SymptomsBy Mayo Clinic staff
Aortic valve stenosis ranges from mild to severe. Aortic valve stenosis signs and symptoms typically develop when narrowing of the valve is severe and can include:
- Chest pain (angina) or tightness
- Feeling faint or fainting with exertion
- Shortness of breath, especially with exertion
- Fatigue, especially during times of increased activity
- Heart palpitations — sensations of a rapid, fluttering heartbeat
- Heart murmur
The heart-weakening effects of aortic valve stenosis may lead to heart failure. Heart failure signs and symptoms include fatigue, shortness of breath, and swollen ankles and feet.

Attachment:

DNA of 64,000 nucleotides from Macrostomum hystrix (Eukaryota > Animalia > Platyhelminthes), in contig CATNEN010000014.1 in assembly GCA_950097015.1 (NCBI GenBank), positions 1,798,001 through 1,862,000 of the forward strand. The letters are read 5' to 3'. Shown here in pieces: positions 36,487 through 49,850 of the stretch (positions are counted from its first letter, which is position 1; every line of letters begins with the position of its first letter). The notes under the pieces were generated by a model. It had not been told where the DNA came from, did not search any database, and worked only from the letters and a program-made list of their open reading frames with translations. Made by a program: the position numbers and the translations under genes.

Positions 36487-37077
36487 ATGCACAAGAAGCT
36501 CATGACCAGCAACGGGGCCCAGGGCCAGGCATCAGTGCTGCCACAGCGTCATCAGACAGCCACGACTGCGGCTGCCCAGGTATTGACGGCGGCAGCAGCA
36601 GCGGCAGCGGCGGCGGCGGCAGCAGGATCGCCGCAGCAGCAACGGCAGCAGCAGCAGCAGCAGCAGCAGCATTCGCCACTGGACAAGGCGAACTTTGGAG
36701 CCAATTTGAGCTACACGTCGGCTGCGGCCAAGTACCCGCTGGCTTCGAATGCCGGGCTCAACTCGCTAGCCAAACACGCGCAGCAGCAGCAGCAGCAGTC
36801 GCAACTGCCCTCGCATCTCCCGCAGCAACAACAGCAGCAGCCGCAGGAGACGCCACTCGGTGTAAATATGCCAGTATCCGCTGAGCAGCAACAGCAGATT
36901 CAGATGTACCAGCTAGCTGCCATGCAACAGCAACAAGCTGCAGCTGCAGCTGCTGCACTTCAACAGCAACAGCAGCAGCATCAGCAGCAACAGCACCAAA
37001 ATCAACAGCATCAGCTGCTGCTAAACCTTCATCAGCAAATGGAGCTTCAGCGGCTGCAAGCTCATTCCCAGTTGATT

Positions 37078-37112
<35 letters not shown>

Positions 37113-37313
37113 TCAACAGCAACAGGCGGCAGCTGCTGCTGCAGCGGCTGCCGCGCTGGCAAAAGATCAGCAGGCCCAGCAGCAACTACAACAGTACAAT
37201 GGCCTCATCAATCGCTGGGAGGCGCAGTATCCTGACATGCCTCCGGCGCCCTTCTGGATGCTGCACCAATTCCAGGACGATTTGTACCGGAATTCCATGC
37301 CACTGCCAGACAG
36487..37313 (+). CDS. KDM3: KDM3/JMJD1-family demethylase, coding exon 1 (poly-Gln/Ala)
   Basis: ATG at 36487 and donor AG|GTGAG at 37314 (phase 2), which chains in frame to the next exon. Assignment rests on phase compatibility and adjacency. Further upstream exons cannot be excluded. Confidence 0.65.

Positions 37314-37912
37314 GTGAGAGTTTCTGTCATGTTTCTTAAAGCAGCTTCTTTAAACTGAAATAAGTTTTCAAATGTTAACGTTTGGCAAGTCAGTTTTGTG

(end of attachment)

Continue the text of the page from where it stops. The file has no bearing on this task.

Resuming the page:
Aortic valve stenosis may not produce warning signs right away, making it difficult to detect at first. The condition is often discovered during a routine physical when a doctor hears an abnormal heart sound (heart murmur). This murmur may occur long before other signs and symptoms develop.
Depending on the amount of narrowing, an infant or child with aortic valve stenosis may have no symptoms, may tire easily or may have chest pain with vigorous physical activity.
When to see a doctor
Aortic valve stenosis usually affects adults, but can occur in children. Infants and children with the condition may experience symptoms similar to those of adults. If you or your child experiences such signs or symptoms, see a doctor — especially if you or your child has a known heart problem.
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